All eyes were on Kerry Stokes’ Seven West Media and the Bauer family at the beginning of the year as they waited to see whether the competition regulator would allow the country’s two biggest magazine publishers to merge. After months of uncertainty, the $40 million deal was approved and became the first asset sale under Seven boss James Warburton, who is still hoping to sell transmission tower company TX Australia, which it owns with Nine Entertainment Co, Seven’s studios division and its digital ventures companies such as Airtasker and SocietyOne.

But the sale of Pacific Magazines to Bauer came at a cost to readers. The deal coincided with the pandemic, leading to mass job cuts and the closures of some well-known brands, including NW, OK! Harper’s BAZAAR and Elle.

The closure of the magazines was only the beginning. In May News Corp announced it would stop printing 112 community and regional mastheads, which affected almost 1000 jobs. Some were revived in digital form but the Wentworth Courier, The North Shore Times and the Mosman Daily were among the few to survive the print cut. Antony Catalano’s Australian Community Media followed suit and permanently shut some of its newspapers.

It was a big year of closures for the print editions of magazines and regional newspapers.

It was a big year of closures for the print editions of magazines and regional newspapers.Credit:Dominic Lorrimer

Suspension of major sports competitions prompted several rounds of redundancies at Foxtel while Seven, desperate for cash, cut more than 50 jobs and made its staff take a 20 per cent pay cut, to cope with market conditions. It was an unfortunate year for journalism because the ABC was already anticipating more than 200 job cuts due to an indexation freeze by the federal government. Goodbye to the 7:45am radio news bulletin and ABC Life.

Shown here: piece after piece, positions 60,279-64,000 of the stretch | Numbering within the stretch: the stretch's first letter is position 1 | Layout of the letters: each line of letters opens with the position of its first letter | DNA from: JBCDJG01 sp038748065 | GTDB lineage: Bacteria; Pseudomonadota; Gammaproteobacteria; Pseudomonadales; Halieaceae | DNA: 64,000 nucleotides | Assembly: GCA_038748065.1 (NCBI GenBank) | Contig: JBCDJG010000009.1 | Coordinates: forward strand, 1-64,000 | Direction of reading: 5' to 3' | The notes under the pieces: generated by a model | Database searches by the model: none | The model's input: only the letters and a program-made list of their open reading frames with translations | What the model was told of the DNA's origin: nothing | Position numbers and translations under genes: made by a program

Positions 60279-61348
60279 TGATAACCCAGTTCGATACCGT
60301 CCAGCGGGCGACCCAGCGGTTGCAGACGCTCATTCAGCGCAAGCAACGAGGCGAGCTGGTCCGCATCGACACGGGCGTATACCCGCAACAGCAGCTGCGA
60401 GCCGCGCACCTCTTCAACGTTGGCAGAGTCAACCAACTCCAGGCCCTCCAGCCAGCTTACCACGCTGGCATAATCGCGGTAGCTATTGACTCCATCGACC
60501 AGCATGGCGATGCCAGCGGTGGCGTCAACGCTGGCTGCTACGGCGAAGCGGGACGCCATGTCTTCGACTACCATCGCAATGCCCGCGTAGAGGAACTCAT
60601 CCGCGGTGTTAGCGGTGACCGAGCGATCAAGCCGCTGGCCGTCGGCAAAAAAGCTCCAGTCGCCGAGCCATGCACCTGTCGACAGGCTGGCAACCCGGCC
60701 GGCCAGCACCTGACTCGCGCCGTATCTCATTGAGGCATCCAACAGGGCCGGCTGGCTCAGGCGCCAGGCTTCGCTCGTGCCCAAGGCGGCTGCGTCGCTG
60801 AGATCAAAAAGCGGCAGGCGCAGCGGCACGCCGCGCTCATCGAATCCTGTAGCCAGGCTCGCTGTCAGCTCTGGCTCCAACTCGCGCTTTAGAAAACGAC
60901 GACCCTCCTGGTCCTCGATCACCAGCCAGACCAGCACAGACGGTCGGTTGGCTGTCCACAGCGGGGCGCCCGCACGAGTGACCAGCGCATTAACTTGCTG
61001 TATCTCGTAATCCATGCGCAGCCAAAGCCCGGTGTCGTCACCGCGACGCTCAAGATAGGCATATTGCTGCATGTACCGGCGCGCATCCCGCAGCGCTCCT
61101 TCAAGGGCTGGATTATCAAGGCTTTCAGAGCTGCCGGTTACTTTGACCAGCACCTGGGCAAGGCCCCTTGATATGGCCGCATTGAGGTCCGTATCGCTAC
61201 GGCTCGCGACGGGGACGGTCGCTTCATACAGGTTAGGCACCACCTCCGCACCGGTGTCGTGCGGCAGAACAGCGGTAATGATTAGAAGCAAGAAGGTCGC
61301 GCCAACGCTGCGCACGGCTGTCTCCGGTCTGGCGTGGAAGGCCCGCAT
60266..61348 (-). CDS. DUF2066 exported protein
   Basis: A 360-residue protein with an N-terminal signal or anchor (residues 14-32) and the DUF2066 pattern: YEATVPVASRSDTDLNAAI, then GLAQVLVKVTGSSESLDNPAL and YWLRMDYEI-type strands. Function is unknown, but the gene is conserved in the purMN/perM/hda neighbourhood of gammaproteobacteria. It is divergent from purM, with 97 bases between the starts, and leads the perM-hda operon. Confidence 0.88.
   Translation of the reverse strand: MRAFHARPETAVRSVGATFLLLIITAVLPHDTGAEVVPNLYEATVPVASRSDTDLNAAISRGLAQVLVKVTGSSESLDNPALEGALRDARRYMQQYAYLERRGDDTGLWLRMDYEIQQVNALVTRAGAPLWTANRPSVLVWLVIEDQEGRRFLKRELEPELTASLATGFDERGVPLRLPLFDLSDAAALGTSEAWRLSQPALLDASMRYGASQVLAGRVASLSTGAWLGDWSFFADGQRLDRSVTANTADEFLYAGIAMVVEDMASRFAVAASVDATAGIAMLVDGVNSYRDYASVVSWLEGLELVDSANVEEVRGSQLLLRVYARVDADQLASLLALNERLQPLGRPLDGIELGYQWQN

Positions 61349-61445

But it was not all doom and gloom for Australian Associated Press, the newswire that was going to be shut down in February after its major shareholders Nine (owner of this masthead) and News Corp decided it was no longer commercially viable. While some jobs were lost, it was rescued by a group of philanthropists and investors led by former Foxtel boss Peter Tonagh – a positive outcome for a sector otherwise decimated by the pandemic.

AAP chairman Campbell Reid and CEO Bruce Davidson announcing the closure in March. The newswire was rescued from closure months later.

AAP chairman Campbell Reid and CEO Bruce Davidson announcing the closure in March. The newswire was rescued from closure months later.Credit:AAP

Mr Tonagh was also involved in another small win for the sector – the sale of embattled theme park and cinema operator Village Roadshow despite dissent from one of the company’s biggest independent shareholders, Mittleman Brothers.

The COVID-19 effect

Most media companies claimed mass redundancies that occurred during the pandemic were not the result of the crisis itself, but an acceleration of what was to come in several years’ time. The industry, which has struggled to operate with a drop-off in advertising revenue in recent years, accelerated cost-cutting to improve liquidity.

Others looked at alternative measures. Southern Cross Austereo, which runs Hit Network and Triple M, oOh! Media and Seven raised capital and negotiated new deals with bank lenders. They also reduced the amount of hours staff were working and in some instances cut pay.

The AFL was one of several sports to renegotiate broadcast deals with the sector.

The AFL was one of several sports to renegotiate broadcast deals with the sector.Credit:Getty Images

Another way media companies looked to cut costs was by renegotiating sports rights. Nine, Seven and Foxtel struck deals with sports such as the AFL, NRL, rugby union and cricket after the pandemic caused competitions to be delayed. These negotiations will continue in the new year.